Common drug design approach does not involve much QC. There are two general approaches - QSAR and docking QSAR The idea is that a family of chemicals (training set) with some having desired biological activity, is used to train a pattern recognition algorithm. The trained algorithm is then used on a library of candidates and once recognised as active are ...

6

[...]they prefer hyclate because it crystallizes more readily than HCl salt The principal component is doxycycline - in both cases. The active component is a metabolite. Doxycycline is an antibiotic and belongs to the tetracyclines (= four rings). In order to prepare nice ions that can traverse membranes and pumps by the body easily, pharmaceutics ...

6

It's a good question, and I cannot answer your specific example but can give some generic reasons why pharmaceuticals have an expiration date: Degradation of the compound/formulation over time. This obviously comes to mind, but there is more to it than meets the eye. For example, you gave the example of an ointment and cited the active ingredient: however, ...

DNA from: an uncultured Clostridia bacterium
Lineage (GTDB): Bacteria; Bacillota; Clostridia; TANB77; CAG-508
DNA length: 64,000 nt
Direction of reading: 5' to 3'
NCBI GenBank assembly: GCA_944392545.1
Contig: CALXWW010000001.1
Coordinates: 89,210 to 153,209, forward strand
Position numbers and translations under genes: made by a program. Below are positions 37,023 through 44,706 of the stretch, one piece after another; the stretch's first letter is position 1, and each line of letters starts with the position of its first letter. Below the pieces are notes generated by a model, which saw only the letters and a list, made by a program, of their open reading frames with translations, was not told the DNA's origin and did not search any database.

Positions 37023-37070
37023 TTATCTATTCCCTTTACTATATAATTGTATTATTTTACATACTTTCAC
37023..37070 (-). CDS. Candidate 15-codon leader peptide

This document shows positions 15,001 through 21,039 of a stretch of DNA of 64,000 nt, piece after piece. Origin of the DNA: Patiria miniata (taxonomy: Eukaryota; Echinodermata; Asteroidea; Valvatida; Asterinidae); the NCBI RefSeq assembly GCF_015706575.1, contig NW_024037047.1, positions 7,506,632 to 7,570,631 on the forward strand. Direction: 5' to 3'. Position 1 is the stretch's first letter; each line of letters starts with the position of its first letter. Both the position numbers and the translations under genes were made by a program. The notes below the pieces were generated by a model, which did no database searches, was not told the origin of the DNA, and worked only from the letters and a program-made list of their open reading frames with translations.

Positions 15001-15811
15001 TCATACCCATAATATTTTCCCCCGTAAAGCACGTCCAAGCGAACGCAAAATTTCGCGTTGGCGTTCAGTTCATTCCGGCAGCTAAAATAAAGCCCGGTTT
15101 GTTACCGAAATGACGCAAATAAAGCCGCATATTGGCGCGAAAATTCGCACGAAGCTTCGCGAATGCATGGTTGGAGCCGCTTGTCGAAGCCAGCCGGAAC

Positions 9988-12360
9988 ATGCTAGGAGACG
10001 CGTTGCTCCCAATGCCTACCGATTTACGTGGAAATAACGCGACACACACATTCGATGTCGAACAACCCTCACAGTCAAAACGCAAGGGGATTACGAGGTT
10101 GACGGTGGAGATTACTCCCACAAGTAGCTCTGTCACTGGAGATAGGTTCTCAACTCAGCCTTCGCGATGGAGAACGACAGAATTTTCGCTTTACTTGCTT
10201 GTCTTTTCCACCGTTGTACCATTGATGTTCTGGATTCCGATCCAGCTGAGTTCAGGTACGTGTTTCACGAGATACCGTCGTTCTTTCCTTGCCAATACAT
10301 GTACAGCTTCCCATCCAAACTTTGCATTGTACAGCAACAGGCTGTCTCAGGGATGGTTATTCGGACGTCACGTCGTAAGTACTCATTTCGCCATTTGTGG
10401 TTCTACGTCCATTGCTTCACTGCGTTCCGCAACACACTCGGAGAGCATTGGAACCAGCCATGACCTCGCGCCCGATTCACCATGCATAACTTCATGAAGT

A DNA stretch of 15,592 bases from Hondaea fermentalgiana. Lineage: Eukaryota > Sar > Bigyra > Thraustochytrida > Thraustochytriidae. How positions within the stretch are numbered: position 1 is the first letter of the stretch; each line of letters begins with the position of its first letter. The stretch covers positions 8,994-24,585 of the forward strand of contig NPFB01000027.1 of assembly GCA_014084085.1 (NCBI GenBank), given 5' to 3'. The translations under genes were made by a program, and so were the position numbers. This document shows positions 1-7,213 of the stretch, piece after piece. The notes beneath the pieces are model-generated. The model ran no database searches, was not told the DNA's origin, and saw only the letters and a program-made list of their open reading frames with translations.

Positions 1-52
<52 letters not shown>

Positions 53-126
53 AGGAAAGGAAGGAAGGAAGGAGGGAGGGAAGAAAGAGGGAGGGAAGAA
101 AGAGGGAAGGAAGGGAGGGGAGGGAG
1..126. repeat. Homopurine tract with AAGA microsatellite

6

Naming complex chemical compounds in a straightforward systematic fashion is usually not very easy. And often there are trivial names, that existed way before this systematic naming scheme was introduced. Especially when it comes to naturally occurring compounds like steroids. The IUPAC defines steroids as the following: Naturally occurring compounds and ...

6

Question: When these foreign amines have been taken up into the vesicles how do they proceed?...Do they re-enter the synaptic cleft by exocytosis...How are they eventually cleared from the synaptic area? Here is the mode of action of these agents (indirectly acting sympathomimetics): The most important drugs in the indirectly acting sympathomimetic ...

6

Your predictions are right; the molecule has more basic character. The drug itself is practically insoluble in water, because the big organic molecule is near it's isoelectric point at the pure water's pH. However by protonating or deprotonating it and thus making it charged it's solubility is greatly enchanced. This is also the case with those medical ...

6

The commercial active pharmaceutical ingredient (API) is ciprofloxacin hydrochloride. This may explain why you refer to the pH range as 3.3 to 3.9. It's not uncommon for non-literature references to mention API's without mentioning them as a salt.

6

7-Hydroxymitragynine The extraction and crystallization of the parent alkaloid, mitragynine, from dried leaves of Mitragyna speciosa (Kratom), has been described in great detail by A. H. Beckett, E. J. Shellard and A. N. Tackie in Planta Med., 1965, 13, 241-246 (DOI). (Interestingly, the procedure also furnished speciofoline, a spiroindolo indolizidine ...